Vegetables names and varieties have a long and colourful history. Often the character of a region or a breeder is in-bedded in the name and we need to do a little digging to find the story behind the name. Here are just a few examples
Mortgage Lifter Tomato
Dating to the 1930s, this tomato was developed by a repair shop owner Marshall Cletis Byles in West Virginia. Looking to grow a large and meaty tomatoes that could feed families, he eventually developed a stable strain he called “Radiator Charlie’s Tomato”. Selling seedlings for a hefty sum of $1 each (quite a price in that time), Byles was able to pay off his mortgage six years later and the variety was renamed “Radiator Charlie’s Mortgage Lifter Tomato” in his honor.
Lazy Housewife Pole Bean
This heirloom bean variety was the first snap bean that did not need to have its strings removed. It is low maintenance, easy to grow, and high yielding. When it was first released, all the housewives wanted it as it dramatically reduced the processing time. The seed growers gave it the moniker lazy house wife, and the name has stuck to this day.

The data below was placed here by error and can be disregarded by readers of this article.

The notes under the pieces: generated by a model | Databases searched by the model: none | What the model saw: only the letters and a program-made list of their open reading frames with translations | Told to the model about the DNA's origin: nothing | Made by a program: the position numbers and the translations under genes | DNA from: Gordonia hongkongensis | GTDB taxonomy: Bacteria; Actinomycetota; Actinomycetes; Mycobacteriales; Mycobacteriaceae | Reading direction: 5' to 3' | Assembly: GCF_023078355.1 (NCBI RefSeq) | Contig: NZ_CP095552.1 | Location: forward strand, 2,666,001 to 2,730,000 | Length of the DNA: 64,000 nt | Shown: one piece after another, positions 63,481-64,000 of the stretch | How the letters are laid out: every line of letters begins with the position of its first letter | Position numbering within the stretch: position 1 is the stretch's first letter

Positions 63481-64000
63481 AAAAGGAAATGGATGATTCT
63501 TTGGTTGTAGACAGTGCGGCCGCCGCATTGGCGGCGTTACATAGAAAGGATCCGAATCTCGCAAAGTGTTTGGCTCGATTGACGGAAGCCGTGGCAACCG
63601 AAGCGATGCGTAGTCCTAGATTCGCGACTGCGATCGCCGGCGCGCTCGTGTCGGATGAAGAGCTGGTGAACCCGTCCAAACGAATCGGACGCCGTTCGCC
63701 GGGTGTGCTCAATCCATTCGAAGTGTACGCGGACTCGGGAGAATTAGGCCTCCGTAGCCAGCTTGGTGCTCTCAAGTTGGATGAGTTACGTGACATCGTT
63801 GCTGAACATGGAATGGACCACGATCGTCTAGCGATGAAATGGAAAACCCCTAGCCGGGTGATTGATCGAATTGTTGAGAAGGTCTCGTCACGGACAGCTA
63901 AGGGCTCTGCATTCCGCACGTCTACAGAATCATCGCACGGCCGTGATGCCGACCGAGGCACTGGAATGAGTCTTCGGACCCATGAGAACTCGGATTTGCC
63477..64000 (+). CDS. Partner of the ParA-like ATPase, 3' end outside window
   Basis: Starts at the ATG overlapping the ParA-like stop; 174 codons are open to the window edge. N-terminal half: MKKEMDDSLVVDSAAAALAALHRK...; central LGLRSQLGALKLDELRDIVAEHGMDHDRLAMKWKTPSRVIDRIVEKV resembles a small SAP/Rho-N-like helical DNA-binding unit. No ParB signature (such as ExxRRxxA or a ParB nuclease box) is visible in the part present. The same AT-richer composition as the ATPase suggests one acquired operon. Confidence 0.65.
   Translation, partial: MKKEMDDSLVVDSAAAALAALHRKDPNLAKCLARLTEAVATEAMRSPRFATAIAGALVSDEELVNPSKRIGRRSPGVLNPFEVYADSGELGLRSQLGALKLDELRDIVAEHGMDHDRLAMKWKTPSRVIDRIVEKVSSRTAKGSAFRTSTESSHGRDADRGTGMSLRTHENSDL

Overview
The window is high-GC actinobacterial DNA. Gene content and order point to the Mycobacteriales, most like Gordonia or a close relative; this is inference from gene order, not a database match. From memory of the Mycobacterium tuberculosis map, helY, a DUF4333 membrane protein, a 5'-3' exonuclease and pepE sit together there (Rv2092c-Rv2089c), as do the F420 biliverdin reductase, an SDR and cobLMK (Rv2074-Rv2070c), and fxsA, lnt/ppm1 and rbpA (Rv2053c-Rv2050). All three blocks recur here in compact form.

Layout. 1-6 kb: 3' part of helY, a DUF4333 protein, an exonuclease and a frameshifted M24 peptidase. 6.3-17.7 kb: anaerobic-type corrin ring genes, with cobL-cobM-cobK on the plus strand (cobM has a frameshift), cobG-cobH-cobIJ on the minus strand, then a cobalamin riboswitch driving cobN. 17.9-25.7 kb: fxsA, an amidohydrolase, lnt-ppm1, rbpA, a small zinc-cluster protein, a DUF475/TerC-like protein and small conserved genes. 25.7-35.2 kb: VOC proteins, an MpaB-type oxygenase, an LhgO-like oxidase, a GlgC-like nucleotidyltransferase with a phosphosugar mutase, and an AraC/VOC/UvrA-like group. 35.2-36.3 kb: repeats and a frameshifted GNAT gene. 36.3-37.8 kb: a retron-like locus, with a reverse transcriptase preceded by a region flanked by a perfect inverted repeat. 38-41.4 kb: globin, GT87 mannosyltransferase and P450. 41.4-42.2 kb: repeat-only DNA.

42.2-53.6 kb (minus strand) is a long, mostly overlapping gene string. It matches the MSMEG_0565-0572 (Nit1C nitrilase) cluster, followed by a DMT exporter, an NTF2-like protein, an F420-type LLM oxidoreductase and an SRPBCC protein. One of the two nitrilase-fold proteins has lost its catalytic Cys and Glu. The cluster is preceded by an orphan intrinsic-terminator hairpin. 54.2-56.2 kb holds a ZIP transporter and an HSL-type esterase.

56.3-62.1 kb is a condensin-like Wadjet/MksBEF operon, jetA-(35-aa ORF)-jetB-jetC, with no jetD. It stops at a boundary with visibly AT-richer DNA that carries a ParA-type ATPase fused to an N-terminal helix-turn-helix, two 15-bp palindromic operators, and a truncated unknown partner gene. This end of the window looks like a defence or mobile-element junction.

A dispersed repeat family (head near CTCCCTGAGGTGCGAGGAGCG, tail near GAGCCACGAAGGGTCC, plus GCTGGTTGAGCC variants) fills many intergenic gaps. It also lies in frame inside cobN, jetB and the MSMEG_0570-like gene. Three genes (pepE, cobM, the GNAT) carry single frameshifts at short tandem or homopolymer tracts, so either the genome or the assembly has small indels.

OSU Blue Tomato
This one doesn’t have as rich a history as the other varieties, but its name says it all. Developed by Oregon State University, this tomato has a distinctive blue colour unlike most other tomato varieties.
When it comes to naming conventions, most gardeners are familiar with each plant’s common name. However, common names can sometimes be misunderstood or get lost in translation. For this reason, the botanical names of plants should ideally be used to ensure clarity when discussion various plants. We’ll cover botanical names in another tip